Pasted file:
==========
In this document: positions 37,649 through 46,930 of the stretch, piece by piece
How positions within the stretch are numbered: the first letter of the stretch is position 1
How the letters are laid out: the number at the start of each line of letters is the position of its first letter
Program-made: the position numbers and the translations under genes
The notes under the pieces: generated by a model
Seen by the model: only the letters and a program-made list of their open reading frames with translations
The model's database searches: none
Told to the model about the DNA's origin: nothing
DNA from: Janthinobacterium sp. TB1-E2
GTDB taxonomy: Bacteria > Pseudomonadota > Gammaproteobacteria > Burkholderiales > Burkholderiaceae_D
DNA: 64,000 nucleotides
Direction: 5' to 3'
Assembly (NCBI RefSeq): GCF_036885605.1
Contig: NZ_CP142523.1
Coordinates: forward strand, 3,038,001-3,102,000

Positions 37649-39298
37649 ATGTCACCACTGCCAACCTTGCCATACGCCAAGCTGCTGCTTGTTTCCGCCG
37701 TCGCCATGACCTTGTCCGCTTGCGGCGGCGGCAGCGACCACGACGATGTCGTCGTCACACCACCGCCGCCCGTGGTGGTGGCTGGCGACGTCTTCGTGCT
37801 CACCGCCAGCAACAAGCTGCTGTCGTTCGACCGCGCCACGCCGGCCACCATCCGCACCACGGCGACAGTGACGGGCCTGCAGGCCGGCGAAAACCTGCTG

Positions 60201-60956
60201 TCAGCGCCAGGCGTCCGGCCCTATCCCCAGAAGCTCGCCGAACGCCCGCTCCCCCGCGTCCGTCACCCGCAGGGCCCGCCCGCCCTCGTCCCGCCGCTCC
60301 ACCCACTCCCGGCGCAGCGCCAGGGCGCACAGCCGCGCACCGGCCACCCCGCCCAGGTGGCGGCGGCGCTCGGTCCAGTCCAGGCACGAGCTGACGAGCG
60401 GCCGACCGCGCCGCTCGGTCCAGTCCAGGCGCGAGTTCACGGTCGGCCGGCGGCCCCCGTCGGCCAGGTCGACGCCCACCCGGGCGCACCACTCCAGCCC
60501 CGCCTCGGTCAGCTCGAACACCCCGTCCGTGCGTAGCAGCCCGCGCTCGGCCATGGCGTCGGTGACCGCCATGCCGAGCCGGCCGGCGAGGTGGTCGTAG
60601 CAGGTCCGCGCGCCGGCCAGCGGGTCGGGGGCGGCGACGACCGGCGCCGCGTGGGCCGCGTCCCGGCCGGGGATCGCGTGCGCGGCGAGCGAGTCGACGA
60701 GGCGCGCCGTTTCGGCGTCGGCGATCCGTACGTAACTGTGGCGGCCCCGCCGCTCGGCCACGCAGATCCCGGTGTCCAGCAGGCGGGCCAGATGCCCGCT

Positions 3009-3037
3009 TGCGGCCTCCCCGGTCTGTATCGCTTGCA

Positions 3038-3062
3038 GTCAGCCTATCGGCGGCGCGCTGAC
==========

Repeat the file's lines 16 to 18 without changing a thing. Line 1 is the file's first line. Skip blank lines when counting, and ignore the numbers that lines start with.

Positions 37649-39298
37649 ATGTCACCACTGCCAACCTTGCCATACGCCAAGCTGCTGCTTGTTTCCGCCG
37701 TCGCCATGACCTTGTCCGCTTGCGGCGGCGGCAGCGACCACGACGATGTCGTCGTCACACCACCGCCGCCCGTGGTGGTGGCTGGCGACGTCTTCGTGCT